The United States District Court for the District of New Mexico recently denied a motion to remand to state court a New Mexico premises liability case based on damages from a slip and fall. An injured child, who was seven years old at the time of the accident giving rise to the lawsuit, was alleged to have slipped and fallen in a puddle in a store owned by the defendant. She was alleged to have suffered a broken elbow, a head injury, and back and neck pain, for which she received medical treatment over the course of 16 months. A lawsuit was filed on behalf of the child and her mother in state court, seeking an award of compensatory damages for pain and suffering during the 16-month period, as well as punitive damages. The plaintiff mother also sought an award of damages for lost income.
In a demand letter made in December 2016 before the filing of the lawsuit, the plaintiffs requested $99,000 and advised the defendant that if the case proceeded to trial, the jury would be asked to return a verdict in an amount in excess of the $99,000 offer made to try to settle the case. In October 2017, the plaintiffs filed a state court complaint, seeking compensatory and punitive damages. The amount of damages sought to be recovered was not specified. Later, in October 2017, the defendant removed the case to federal court. The plaintiffs filed a motion to remand the case to state court. The plaintiffs then offered to settle for $70,000, and they stipulated that their damages were under $75,000. No settlement was reached.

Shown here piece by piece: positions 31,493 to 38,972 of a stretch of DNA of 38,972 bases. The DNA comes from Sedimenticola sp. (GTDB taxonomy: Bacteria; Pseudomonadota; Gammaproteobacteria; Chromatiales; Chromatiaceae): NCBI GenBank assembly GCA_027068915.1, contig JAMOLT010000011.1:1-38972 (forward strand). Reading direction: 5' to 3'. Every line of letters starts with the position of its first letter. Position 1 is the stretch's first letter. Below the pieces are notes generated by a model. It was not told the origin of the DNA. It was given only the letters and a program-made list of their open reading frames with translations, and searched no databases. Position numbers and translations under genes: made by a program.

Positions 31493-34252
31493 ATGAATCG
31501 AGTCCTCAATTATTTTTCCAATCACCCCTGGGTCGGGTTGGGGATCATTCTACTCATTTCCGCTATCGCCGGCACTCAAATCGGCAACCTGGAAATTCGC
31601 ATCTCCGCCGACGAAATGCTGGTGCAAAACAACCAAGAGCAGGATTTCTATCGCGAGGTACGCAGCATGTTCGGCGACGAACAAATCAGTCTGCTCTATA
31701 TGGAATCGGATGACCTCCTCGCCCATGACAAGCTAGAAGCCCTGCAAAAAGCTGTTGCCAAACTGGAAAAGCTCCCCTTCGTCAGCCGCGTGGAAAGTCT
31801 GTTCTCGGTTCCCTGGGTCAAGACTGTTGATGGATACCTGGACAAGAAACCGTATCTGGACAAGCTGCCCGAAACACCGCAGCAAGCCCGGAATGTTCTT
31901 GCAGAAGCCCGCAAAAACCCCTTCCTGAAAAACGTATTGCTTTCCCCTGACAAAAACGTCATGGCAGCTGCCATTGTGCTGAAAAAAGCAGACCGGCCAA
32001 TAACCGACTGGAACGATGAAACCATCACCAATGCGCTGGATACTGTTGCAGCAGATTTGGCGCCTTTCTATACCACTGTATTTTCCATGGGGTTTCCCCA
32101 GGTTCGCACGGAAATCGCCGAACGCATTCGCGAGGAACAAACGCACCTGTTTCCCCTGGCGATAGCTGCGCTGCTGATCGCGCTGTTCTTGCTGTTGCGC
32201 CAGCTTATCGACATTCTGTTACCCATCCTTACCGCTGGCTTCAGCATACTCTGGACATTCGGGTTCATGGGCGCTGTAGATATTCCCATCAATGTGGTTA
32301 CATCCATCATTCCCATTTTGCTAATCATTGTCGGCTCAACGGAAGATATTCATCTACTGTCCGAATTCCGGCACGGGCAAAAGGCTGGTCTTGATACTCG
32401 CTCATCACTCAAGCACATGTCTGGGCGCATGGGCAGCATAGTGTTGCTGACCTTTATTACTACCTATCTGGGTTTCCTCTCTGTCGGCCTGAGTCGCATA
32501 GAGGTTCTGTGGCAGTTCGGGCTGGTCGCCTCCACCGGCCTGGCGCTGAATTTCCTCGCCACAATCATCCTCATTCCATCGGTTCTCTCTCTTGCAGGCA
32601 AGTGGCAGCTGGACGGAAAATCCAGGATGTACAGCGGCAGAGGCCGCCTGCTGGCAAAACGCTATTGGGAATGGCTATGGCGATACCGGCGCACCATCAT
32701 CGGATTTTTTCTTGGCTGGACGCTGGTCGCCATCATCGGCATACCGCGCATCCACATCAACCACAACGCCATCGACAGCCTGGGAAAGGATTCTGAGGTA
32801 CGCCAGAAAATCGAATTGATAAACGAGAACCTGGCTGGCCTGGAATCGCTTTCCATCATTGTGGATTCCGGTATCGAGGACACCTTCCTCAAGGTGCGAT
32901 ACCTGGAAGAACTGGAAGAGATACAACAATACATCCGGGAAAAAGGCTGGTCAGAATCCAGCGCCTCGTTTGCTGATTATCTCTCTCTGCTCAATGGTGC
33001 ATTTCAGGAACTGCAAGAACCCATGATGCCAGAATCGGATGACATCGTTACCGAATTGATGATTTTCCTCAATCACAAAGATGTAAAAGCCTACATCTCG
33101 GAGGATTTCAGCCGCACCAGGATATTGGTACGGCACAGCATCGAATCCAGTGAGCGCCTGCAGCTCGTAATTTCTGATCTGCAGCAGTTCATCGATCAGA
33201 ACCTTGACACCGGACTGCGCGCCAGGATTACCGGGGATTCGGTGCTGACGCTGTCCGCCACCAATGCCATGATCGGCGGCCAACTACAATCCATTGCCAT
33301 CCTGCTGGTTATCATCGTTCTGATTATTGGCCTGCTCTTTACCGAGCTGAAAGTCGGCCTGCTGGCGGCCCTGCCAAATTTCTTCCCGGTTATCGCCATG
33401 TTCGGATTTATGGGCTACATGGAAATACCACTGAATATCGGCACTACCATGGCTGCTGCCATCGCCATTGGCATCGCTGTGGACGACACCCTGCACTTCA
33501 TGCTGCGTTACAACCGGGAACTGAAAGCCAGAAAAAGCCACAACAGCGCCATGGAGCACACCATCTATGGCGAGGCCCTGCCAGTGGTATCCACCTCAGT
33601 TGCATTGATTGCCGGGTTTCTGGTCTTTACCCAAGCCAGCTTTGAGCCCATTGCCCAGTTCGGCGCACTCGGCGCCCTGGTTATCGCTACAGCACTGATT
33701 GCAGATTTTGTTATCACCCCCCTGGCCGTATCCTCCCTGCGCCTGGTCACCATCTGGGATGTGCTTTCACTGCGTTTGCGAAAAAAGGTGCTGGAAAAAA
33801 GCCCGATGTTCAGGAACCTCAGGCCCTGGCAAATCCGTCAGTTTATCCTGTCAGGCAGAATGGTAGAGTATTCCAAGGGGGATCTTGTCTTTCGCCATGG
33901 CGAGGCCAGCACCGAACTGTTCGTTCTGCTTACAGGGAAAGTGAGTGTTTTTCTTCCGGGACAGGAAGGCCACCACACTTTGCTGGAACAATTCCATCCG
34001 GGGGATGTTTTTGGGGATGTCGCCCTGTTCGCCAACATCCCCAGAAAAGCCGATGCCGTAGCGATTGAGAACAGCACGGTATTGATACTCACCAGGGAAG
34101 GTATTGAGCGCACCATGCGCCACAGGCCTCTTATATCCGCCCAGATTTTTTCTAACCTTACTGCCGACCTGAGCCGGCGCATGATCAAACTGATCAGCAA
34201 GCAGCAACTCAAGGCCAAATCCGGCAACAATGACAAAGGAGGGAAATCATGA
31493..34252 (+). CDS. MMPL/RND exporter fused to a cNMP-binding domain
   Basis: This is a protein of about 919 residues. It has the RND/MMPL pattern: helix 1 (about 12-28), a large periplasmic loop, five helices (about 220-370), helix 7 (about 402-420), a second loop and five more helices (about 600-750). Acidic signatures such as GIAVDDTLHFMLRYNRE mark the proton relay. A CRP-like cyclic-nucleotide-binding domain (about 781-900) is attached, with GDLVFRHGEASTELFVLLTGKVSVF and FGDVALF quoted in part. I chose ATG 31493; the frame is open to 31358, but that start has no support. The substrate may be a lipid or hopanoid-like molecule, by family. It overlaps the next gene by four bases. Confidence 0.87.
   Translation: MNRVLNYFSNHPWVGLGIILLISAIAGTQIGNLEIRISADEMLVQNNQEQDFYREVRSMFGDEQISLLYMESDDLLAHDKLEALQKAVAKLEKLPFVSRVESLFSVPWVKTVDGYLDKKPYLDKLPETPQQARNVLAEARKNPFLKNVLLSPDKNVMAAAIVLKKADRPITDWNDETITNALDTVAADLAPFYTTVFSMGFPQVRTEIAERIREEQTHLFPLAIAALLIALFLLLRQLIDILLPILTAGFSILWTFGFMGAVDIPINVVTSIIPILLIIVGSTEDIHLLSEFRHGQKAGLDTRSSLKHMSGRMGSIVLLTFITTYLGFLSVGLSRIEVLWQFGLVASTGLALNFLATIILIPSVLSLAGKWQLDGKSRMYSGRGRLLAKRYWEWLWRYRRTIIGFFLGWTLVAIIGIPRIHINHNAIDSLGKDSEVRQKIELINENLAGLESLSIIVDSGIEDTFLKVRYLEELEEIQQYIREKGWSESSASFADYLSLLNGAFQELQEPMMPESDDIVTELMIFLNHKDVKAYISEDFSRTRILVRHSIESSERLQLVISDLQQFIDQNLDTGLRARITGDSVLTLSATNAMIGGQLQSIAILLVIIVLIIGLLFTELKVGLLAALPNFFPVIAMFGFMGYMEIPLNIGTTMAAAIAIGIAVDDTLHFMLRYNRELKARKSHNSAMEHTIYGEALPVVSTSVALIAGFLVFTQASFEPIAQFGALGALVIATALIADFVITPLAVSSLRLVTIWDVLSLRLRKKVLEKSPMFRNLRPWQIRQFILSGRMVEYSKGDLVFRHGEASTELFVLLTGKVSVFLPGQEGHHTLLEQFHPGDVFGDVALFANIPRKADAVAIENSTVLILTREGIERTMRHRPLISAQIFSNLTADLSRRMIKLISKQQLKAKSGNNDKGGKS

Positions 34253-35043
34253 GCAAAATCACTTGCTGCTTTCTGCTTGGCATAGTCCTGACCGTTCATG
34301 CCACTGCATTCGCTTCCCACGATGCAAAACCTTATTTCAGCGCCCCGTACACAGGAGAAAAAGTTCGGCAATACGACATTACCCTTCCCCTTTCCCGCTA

State and federal courts have concurrent jurisdiction over certain cases, meaning that some cases can be filed and prosecuted in either forum. Federal courts are perceived by some attorneys who predominantly handle defense work for corporate defendants to offer a forum that is more friendly to defendants. The slip and fall case initially brought in New Mexico state court was susceptible to removal to federal court if the defendant could show that the plaintiffs and the defendant were residents in different states, and the amount in controversy exceeded $75,000.